>Could this simply be the fact I am holding them not under >direct light and the fact the iMac is backlit? (I used to use >a 2003 Mac Powerbook and the screen was as more of a flattened >angle. I can see now why laptops are so notoriously hard to >calibrate.)
Yes, and then some.
I believe the sad truth is that the best lighting for viewing prints is poor for viewing a monitor, and vice versa.
In the book 'Real World Color Managment', they recommend that you never hold a print up along side a monitor to compare. You should have a viewing booth with proper lighting that is off to the side so you have to turn your head and cannot look at both at once. You should also shield the monitor so that the light from the viewing area does not shine on it.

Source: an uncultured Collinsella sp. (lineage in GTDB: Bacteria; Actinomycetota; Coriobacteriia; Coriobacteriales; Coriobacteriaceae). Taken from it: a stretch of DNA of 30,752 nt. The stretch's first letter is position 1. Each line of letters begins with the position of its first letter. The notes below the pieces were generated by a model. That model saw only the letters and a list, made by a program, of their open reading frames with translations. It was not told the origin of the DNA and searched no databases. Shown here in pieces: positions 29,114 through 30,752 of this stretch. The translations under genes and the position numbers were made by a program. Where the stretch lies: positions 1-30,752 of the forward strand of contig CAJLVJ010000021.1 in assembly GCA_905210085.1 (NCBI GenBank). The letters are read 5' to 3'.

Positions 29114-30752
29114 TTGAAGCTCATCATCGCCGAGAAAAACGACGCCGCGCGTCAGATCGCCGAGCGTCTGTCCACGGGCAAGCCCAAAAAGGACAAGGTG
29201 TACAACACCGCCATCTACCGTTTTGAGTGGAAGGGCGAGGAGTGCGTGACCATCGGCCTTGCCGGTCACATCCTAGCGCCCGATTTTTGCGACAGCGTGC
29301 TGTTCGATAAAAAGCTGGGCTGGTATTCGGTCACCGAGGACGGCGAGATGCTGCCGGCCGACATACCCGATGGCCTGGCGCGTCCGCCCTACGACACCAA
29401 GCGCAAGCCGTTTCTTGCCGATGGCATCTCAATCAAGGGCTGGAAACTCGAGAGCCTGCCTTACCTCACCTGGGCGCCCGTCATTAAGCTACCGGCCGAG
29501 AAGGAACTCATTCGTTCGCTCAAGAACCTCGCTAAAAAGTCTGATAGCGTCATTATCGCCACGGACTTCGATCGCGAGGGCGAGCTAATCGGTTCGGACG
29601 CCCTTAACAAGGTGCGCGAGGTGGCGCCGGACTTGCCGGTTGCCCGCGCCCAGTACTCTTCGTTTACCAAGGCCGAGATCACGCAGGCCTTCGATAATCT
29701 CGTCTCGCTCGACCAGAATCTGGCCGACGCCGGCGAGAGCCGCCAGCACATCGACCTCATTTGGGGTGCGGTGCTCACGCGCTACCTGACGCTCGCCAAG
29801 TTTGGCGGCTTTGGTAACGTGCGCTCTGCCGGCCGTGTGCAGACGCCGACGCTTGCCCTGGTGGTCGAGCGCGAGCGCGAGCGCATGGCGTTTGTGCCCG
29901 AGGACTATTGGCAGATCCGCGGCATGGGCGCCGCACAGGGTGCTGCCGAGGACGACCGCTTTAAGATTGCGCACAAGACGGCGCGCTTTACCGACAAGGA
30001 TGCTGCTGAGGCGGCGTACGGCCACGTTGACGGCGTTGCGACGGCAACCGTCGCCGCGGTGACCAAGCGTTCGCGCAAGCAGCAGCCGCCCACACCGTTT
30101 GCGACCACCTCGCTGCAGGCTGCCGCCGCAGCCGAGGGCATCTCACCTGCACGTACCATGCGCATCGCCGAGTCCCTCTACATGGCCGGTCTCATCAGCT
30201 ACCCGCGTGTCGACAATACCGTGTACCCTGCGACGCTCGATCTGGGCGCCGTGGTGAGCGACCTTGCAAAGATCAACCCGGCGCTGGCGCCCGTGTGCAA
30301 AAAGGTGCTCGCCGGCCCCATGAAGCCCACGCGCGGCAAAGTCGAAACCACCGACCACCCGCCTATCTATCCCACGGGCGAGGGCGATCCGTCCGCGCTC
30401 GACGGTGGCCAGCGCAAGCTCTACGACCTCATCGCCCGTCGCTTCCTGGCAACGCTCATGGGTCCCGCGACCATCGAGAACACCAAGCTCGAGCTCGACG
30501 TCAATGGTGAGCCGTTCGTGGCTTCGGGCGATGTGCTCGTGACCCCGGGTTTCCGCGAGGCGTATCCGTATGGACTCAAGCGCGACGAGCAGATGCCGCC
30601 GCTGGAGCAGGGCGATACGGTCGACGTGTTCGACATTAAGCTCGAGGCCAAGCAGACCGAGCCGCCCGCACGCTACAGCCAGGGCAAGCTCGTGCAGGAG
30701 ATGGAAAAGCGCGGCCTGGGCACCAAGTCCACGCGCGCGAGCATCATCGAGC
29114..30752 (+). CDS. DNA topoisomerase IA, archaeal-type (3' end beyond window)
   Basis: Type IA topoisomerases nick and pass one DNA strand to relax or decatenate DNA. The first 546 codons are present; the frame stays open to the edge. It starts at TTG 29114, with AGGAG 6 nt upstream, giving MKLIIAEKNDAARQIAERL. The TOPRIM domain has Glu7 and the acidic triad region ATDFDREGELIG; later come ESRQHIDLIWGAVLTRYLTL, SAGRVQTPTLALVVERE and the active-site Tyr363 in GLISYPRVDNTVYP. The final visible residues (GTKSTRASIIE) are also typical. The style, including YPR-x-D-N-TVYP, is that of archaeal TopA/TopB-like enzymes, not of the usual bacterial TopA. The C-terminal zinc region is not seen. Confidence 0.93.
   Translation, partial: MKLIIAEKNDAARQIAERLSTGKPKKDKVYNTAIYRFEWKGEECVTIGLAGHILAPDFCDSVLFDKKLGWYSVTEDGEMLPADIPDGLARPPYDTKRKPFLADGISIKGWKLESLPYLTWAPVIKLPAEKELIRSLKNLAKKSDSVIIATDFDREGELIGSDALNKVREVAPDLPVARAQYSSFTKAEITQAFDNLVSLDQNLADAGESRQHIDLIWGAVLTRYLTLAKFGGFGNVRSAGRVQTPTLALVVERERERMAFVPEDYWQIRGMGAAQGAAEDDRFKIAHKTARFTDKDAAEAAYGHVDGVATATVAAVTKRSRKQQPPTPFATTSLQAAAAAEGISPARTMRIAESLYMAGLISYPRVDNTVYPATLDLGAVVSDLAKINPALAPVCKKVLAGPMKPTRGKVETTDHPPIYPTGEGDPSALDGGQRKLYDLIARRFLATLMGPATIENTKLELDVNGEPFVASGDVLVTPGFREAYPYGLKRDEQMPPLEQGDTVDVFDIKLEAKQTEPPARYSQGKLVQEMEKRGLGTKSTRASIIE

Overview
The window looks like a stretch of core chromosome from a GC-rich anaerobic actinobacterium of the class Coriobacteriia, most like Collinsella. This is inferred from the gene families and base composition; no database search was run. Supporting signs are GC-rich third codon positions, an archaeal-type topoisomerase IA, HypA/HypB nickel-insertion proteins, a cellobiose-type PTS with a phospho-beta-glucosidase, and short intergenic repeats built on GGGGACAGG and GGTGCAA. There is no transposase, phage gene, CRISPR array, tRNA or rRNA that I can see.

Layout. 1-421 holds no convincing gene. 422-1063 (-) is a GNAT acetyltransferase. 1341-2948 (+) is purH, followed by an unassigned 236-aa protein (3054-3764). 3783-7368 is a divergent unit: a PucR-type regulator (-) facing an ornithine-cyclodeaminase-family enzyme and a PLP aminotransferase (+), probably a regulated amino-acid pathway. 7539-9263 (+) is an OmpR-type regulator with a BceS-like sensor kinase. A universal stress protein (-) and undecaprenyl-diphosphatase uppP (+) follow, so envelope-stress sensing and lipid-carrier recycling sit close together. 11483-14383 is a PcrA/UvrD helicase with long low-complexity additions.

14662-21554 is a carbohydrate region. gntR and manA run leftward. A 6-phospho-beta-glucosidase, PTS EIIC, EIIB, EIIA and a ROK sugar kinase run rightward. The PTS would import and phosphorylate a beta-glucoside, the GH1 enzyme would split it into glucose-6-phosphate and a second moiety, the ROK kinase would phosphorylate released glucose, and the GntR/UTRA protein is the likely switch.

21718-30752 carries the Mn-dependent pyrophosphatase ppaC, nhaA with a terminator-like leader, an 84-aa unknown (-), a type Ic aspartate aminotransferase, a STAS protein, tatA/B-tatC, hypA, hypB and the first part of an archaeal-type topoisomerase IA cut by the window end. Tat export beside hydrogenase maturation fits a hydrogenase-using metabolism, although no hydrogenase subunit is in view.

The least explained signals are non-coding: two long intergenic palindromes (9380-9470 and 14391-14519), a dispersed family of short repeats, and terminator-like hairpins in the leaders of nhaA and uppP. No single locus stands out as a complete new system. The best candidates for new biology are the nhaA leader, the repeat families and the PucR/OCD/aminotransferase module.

The fact that the monitor is an emmitve device whereas the print is a reflective medium makes a hugh difference.
As to calibrating laptops screens, I believe the main problem with them is that many of the screens are only TN panels which have a limited vieiwing angle, and many of them are only 6-bit devices that use dithering to simulate an 8-bit color depth.